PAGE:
By the afternoon of his suicide, Adolf Hitler hadn’t seen the sun in ten days. He had been living in a concrete bunker 28 feet below the ruins of Berlin for months. There was a time when the dictator was able to walk his German Shepherd, Blondi, in the Chancellery gardens above, but during those last days, the advancing Soviet artillery had made that impossible. Anyway, Blondi was dead—fed cyanide on his master’s orders the night before. Hitler shot himself with a pistol the following afternoon. In accordance with his wishes, his corpse was doused with gasoline and cremated in a shell-crater just outside the bunker exit.
Sixty-eight years later, Berlin is almost unrecognizable. The Chancellery has been replaced by a kindergarten and a Chinese restaurant. The bunker, now half demolished is sealed beneath the parking lot of a beige apartment block. And, the cremation site lies under a weird, polychromatic children’s slide that the modern-art-hating Hitler would have abhorred—which is exactly the reason my translator Gaïa Maniquant-Rogozyk, who is Jewish, likes it. She came along to help me interview the local residents about how it feels to live alongside this dark part of their history. We took turns surfing down the slide as we waited for passersby.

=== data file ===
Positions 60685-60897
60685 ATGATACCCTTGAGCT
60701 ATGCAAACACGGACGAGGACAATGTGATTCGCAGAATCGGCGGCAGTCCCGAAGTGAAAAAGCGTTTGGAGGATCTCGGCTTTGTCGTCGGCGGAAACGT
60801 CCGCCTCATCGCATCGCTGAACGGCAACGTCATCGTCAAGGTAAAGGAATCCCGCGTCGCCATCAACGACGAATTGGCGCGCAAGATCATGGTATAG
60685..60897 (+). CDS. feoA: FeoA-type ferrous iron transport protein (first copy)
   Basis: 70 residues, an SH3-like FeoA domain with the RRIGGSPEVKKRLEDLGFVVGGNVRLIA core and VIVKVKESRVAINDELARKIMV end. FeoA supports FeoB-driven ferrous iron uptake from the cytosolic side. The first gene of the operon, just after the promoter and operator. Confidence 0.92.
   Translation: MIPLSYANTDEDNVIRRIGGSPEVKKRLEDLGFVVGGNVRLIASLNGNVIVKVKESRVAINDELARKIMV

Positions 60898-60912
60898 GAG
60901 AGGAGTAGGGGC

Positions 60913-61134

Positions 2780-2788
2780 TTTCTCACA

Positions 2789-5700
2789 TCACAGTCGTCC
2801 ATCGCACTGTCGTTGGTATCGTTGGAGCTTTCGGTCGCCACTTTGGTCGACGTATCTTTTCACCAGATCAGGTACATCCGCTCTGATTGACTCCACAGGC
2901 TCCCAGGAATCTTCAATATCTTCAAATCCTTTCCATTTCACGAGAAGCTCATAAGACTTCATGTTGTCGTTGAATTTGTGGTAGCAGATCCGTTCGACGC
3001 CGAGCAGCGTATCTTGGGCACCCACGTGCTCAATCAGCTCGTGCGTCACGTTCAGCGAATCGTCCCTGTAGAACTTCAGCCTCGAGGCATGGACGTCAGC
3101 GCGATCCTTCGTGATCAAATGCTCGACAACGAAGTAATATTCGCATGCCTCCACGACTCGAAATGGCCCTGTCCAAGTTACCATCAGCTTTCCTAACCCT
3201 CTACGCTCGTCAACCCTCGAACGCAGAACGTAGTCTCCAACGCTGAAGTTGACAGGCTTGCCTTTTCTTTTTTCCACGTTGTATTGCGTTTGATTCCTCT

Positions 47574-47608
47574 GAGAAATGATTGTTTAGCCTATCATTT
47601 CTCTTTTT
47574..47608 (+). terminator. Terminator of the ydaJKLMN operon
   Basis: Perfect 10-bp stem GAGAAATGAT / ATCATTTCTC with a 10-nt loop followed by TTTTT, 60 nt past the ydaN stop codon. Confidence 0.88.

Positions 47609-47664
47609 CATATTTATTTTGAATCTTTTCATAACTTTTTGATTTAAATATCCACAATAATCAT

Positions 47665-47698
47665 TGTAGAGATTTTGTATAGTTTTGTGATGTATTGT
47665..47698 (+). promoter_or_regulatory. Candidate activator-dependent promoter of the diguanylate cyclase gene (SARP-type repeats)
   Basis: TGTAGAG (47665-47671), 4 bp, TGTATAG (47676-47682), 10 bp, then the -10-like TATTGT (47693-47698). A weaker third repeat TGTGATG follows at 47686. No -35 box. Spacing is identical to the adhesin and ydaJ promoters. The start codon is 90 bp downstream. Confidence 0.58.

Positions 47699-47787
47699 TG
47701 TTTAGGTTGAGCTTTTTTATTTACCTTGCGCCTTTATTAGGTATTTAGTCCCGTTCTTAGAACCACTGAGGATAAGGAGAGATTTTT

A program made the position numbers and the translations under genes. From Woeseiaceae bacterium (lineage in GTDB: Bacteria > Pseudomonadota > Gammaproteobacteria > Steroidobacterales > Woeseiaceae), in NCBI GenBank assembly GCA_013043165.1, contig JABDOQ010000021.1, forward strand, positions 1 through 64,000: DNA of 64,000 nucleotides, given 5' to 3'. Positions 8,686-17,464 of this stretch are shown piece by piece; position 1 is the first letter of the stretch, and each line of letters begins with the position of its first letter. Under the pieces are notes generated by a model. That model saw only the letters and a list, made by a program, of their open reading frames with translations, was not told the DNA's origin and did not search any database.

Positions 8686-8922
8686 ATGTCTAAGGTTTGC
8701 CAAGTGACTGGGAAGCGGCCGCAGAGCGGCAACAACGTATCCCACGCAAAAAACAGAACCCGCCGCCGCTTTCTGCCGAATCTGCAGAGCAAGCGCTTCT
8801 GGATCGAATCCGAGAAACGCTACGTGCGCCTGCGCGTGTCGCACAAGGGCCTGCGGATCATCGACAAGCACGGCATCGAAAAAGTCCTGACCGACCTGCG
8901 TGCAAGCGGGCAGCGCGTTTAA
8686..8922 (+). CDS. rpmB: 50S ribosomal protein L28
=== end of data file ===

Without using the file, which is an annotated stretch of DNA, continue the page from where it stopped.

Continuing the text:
“I don’t think I would have come here if the bunker was still existing,” Gaïa mentioned.
“Why?” I asked.
“When you grow up in a Jewish family,” she replied, “and when half of that family has been exterminated, you have a duty of memory. I went to Auschwitz on a school trip and I finally understood what happened. It’s so big that it’s easy for it to be abstract—just like a story—but in Auschwitz, there’s those big rooms with all the bowls that they found, and another one with all the prosthetics, and there’s a room with all the hair shaved from the heads of prisoners. I saw the hair and I had to leave. At that point, I understood what happened and I didn’t need to see anything more. I had fulfilled my duty.”